Boomer Business Ventures -What They Mean to YOURS
By Mary Lloyd
When the going gets tough-as it has for many 50+ professionals, the tough get going-into their own businesses. Think again if you're assuming that has no impact on your own business. These new ventures could become invaluable resources, key business partners, or stiff competition. You get to decide which.
The siren's song of wanting to see what happens if you do it your way gets stronger as you get older. When a downsizing or outright corporate implosion mandates going in a new direction, workers over 50 are far more likely to start their own businesses-and are in a much better position to succeed, according to Ed Rogoff, co-author of The Second Chance Revolution: Becoming Your Own Boss After 50. Rogoff is currently Chair of the Management Department in the Zicklin School of Business at Baruch College, City University of New York and was named 2010 Outstanding Entrepreneurship Educator of the Year by The United States Association of Small Business and Entrepreneurship.
Starting your own business can be an outstanding strategy for someone with a lot of experience. According to Rogoff, those ventures have a much greater likelihood of success because they are typically both better capitalized and have far more extensive business networks in place.
But what does that mean for your own business?
For starters, small business is our best hope for new job creation. In the last fifteen years, small business has created about two thirds of all new jobs in the US. That trend is a key ingredient in our national economic recovery. At a minimum, you want these endeavors to thrive so they hire more people who will then have more money to spend on what you sell.
But that's just the tip of the iceberg. Here's more to think about:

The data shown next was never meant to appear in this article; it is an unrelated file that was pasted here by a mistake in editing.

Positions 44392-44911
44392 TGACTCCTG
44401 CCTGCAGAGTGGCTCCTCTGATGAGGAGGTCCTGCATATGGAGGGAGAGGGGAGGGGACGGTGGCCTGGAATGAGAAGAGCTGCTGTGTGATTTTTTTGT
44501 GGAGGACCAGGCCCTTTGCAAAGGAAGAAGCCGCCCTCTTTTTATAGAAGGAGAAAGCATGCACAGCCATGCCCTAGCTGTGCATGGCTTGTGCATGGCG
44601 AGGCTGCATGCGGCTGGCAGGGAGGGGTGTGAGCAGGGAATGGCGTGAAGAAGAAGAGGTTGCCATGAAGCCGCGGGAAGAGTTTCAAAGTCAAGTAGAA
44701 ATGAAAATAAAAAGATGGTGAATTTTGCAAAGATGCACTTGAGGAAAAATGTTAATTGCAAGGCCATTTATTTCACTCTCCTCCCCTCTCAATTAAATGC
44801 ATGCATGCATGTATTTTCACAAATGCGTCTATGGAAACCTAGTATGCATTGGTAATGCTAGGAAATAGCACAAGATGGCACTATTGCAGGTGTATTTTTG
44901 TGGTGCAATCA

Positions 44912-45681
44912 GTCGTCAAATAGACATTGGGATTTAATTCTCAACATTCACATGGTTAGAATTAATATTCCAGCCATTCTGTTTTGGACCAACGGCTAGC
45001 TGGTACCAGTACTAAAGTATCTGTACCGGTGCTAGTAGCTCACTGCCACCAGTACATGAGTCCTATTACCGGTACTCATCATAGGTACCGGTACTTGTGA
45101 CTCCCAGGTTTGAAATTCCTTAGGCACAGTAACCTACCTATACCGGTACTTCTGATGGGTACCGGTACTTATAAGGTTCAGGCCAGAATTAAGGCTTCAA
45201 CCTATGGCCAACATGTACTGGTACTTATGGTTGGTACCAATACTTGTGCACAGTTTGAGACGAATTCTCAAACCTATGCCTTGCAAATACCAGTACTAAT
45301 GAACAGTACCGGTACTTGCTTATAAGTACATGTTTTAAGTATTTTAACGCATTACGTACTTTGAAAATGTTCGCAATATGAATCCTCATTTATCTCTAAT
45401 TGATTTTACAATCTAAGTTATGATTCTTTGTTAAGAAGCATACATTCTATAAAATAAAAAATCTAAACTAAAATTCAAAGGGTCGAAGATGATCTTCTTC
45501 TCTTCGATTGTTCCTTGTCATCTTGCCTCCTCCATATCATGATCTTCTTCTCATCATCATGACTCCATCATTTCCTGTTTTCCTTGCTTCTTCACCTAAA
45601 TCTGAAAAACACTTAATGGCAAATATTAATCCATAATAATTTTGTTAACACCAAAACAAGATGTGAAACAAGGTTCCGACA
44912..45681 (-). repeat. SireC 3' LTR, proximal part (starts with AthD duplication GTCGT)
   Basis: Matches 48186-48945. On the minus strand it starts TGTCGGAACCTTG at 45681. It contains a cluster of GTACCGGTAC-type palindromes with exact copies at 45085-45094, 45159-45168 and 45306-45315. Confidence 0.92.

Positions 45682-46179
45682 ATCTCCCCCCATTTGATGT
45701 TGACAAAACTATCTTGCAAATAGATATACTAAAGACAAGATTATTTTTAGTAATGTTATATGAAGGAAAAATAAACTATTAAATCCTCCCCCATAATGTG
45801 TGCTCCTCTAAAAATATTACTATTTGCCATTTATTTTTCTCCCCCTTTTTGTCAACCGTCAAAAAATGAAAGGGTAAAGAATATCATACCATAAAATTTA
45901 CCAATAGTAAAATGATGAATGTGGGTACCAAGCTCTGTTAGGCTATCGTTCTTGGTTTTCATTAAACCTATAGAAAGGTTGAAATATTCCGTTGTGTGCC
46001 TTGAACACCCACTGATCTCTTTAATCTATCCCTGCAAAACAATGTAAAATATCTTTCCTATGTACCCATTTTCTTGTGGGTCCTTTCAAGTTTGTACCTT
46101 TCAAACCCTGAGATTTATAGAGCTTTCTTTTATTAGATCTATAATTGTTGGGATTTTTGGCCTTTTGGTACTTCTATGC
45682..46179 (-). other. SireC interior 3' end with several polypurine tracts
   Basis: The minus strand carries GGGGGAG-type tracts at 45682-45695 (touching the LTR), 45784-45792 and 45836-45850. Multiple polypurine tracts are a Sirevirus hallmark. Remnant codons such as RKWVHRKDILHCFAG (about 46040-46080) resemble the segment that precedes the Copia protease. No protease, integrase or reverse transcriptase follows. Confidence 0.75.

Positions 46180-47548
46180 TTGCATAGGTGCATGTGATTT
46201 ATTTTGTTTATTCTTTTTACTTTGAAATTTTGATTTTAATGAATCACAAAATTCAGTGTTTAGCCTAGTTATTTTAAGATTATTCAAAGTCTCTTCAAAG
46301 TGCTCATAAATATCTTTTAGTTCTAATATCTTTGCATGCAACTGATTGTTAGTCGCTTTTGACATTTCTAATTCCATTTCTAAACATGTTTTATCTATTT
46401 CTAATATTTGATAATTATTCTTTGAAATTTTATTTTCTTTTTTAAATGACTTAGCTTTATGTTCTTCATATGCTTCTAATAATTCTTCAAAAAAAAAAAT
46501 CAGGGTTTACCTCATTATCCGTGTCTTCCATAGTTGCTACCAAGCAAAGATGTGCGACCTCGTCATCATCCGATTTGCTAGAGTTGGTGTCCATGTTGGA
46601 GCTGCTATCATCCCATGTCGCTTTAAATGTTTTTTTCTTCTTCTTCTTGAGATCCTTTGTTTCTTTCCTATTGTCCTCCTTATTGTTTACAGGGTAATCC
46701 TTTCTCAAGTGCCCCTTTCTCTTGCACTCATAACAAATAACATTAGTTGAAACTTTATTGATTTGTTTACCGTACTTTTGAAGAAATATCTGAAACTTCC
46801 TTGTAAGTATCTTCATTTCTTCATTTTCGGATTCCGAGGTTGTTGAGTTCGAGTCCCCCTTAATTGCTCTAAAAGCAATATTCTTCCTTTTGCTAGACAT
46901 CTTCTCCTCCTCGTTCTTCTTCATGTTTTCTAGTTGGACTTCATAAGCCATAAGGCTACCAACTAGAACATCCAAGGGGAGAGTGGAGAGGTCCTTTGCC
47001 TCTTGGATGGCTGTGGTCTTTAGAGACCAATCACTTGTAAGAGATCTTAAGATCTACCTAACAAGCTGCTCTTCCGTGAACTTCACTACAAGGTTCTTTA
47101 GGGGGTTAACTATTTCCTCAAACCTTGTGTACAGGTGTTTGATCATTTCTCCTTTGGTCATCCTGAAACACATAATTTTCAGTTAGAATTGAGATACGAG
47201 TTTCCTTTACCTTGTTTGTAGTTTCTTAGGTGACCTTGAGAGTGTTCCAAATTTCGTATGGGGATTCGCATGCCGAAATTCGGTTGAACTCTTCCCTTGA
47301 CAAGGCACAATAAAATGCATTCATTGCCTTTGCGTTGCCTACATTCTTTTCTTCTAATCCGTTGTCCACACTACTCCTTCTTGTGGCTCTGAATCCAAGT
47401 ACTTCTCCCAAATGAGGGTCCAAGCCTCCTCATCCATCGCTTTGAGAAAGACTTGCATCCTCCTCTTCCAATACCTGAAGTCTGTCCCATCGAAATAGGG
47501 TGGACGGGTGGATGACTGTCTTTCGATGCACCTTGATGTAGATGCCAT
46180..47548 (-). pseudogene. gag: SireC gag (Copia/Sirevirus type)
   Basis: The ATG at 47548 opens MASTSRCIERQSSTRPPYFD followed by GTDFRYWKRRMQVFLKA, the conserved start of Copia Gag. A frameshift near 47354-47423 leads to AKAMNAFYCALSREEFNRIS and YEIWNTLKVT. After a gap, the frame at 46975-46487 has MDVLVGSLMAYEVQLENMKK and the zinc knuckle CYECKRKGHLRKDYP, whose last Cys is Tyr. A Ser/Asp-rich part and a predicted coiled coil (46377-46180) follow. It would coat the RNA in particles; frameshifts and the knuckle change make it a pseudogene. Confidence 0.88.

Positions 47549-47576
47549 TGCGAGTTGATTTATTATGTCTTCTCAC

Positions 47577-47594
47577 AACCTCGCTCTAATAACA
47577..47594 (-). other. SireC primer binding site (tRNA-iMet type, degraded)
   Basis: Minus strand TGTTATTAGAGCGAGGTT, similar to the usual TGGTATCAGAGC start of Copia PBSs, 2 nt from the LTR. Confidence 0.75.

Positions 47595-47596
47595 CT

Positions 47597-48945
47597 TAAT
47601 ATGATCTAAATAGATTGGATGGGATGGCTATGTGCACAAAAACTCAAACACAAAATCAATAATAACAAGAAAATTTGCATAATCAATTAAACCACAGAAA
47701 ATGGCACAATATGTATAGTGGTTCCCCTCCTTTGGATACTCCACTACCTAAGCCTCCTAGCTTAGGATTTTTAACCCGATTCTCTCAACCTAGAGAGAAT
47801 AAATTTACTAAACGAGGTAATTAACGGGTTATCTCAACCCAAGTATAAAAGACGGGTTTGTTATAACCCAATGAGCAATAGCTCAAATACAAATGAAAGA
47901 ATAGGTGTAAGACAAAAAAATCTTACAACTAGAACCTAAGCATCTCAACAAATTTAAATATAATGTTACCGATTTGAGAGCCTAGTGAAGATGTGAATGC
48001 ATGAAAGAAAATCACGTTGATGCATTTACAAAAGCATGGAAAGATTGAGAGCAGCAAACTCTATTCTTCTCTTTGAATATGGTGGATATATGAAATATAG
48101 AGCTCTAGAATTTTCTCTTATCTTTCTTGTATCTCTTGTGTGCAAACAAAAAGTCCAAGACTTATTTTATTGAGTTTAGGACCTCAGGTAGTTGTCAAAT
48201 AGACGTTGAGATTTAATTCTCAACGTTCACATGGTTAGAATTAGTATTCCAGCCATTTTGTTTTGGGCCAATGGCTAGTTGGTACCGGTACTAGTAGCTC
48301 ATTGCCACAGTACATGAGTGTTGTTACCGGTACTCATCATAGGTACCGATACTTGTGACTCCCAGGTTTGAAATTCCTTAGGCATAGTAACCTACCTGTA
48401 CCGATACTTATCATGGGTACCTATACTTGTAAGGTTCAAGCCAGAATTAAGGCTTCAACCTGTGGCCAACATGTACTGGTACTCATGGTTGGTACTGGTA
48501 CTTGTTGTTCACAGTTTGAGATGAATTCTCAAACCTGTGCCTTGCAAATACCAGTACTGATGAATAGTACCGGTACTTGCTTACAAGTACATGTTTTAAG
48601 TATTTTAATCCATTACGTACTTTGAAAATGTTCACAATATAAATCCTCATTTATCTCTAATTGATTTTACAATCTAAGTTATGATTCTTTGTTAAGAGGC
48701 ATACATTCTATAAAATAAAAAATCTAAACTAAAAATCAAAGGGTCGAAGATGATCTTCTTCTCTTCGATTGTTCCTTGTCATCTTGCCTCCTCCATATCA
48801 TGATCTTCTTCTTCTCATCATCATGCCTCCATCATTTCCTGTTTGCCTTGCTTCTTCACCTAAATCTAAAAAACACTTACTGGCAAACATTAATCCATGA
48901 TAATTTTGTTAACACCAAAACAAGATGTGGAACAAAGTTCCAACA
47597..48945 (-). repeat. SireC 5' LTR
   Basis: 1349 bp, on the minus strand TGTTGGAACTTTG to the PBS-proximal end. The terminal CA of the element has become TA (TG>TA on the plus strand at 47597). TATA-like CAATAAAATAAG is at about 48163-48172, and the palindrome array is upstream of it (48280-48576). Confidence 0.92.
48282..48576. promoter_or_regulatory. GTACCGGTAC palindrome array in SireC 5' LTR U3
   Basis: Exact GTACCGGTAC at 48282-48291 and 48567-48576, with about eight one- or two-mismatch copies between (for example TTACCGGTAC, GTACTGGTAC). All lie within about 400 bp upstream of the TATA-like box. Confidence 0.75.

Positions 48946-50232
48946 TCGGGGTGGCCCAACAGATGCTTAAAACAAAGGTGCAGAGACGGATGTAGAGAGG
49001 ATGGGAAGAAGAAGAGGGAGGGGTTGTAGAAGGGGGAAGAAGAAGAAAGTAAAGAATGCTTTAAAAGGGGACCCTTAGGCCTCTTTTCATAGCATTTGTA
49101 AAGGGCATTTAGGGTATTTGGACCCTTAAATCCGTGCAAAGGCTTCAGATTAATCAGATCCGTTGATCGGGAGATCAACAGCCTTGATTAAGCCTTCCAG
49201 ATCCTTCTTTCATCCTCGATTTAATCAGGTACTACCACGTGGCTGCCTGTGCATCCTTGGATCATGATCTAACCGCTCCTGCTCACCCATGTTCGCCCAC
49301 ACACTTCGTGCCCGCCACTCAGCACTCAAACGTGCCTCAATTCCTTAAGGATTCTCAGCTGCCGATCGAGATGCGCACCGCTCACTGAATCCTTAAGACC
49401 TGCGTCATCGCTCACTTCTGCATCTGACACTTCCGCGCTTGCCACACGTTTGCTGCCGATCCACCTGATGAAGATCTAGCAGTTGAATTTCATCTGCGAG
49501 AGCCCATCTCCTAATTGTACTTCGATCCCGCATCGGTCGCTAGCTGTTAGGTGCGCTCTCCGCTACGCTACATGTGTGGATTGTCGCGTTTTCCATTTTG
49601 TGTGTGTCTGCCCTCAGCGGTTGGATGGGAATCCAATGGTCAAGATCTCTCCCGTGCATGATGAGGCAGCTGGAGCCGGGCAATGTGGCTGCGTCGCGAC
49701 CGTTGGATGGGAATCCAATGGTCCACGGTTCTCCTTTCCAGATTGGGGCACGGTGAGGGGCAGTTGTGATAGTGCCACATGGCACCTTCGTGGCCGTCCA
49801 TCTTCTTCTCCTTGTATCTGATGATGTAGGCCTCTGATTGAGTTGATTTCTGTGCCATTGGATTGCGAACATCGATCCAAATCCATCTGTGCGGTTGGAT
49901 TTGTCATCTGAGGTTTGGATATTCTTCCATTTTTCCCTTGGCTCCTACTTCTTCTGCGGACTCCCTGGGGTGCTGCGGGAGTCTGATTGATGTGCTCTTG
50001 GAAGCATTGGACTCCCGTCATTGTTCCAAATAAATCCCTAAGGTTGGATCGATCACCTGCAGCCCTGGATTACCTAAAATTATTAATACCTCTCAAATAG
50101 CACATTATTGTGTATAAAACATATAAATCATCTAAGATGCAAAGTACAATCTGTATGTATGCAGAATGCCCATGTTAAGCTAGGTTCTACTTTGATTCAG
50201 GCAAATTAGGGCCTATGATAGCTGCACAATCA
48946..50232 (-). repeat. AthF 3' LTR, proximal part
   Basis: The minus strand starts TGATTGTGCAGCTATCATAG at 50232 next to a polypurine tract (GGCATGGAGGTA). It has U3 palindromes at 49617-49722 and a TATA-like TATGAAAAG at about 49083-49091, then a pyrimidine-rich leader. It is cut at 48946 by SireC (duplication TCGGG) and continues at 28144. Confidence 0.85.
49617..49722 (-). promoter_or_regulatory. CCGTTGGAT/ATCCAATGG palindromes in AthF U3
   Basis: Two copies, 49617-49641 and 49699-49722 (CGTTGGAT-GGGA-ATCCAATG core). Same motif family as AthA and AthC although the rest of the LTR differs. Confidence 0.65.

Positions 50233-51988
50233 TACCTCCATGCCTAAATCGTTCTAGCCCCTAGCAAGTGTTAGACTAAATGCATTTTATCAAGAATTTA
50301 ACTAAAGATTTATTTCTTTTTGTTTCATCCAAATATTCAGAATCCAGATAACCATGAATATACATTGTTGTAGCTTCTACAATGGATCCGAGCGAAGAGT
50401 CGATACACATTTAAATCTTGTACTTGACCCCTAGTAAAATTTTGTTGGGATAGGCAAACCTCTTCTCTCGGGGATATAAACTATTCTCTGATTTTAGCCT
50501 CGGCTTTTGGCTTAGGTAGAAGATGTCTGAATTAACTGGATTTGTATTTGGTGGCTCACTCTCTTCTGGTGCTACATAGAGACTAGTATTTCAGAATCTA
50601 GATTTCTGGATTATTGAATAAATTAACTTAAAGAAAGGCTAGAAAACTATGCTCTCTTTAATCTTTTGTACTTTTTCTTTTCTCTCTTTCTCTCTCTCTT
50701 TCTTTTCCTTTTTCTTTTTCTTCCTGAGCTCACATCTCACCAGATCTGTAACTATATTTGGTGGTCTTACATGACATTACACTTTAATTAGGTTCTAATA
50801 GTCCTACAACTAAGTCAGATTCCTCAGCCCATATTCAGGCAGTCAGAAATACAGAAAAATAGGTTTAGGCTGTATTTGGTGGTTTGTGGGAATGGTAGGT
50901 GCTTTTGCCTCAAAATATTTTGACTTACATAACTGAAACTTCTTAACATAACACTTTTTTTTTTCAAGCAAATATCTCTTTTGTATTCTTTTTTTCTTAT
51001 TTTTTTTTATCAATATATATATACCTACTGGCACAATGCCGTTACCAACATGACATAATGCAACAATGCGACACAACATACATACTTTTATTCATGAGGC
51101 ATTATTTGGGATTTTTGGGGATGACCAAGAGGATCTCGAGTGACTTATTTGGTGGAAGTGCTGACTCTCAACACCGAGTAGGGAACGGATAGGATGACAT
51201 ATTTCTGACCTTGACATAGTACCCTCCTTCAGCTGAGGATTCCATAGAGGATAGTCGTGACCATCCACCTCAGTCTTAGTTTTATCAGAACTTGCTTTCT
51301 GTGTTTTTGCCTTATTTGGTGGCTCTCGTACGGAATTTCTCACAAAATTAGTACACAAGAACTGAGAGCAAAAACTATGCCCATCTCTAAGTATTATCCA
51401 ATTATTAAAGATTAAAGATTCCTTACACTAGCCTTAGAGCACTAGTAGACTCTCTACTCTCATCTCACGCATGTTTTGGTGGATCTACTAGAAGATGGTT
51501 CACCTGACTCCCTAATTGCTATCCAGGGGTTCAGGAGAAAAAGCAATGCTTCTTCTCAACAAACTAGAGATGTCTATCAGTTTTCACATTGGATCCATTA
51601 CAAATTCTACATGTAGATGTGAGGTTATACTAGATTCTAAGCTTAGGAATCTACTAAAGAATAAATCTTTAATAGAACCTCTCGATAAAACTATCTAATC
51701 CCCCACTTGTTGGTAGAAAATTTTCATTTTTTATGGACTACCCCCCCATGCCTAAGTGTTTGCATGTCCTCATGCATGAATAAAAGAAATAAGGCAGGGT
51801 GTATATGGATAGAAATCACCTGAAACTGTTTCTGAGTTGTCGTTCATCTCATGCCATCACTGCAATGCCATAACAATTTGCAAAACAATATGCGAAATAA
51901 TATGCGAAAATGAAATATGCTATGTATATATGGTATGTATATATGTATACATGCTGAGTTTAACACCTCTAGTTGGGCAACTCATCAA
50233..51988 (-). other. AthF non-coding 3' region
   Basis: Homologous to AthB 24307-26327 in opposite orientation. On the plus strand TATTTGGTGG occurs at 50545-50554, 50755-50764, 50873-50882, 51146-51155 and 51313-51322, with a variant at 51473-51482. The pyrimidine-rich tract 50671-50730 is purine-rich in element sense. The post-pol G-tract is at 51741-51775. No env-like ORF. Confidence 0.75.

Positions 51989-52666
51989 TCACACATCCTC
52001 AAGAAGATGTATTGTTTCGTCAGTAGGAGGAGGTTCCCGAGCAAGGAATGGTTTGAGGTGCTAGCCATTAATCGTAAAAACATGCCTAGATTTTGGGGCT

You might benefit from outsourcing to a new small business with strong experience in what you need done.
We've been cutting, cutting and cutting for more than two years now. As the economy starts to heat up, some of what you need done is going to have to be done by someone who's not currently on your payroll. A permanent hire is premature and training a temp you might not keep is a waste. Outsourcing has that same training issue in it-unless you go with the mature players. Look for the people with experience as outside resources for what you need done. Lots of experience. The more they know, the less likely you'll encounter "bad surprises" in what they provide. It may turn out to be the best way to get things done long term or it may be an interim measure. Regardless, you'll have one more ace to play whenever you need it.
There may be products they need that you sell.
A 50+ business start-up is about passion. Older entrepreneurs want a sense of purpose in what they set out to do. For some it's about proving what they know will work. For some it's making a positive difference by doing it a new way. It's often about "giving back." Are your sales methods going to work with this kind of customer? These entrepreneurs will be looking for resources they sense are partners to their success not just people who want to sell them something.
Some of them are doing things you may want a piece of.
The really smart corporations will see this for what it is-a sea change. People between the ages of 50 and 75 make up a third of the labor pool and almost 70% of them plan never to retire. The people in this cohort are currently close to invisible as a market segment. They will create products to serve their peers that might dovetail well with what your business is already doing. Perhaps some of these "older entrepreneurial" start-ups are partners you would do well to have.
You may be squandering your company's opportunities by riffing or retiring this talent in the first place.
Instead of watching as a key player becomes a successful entrepreneur-maybe even with a resulting loss in your own market share-consider helping them become an "intrapreneur." Setting up a small business inside your bigger business using experienced talent might give you the perfect mix of innovation and seasoned decision-making needed for solid success in a new arena. Getting this talent to work exclusively for you may simply be a matter of creative work design. Or it may involve creating a whole new venture. Either way, keeping the people who know what they are doing working with you can make a huge difference.
What happens if you ignore these new businesses?
Those who love inertia hope the answer is "Nothing." Don't bet on that. Someone is going to benefit from what they know, the risk they've decided to take, and the energy and savvy they bring to the table. They won't all succeed, but their chances are much better than the accepted average. This is especially true now that they are being offered resources such as Rogoff's book that are tailored to them.
So what are you going to do? You get to decide-thrive with them or wish you had?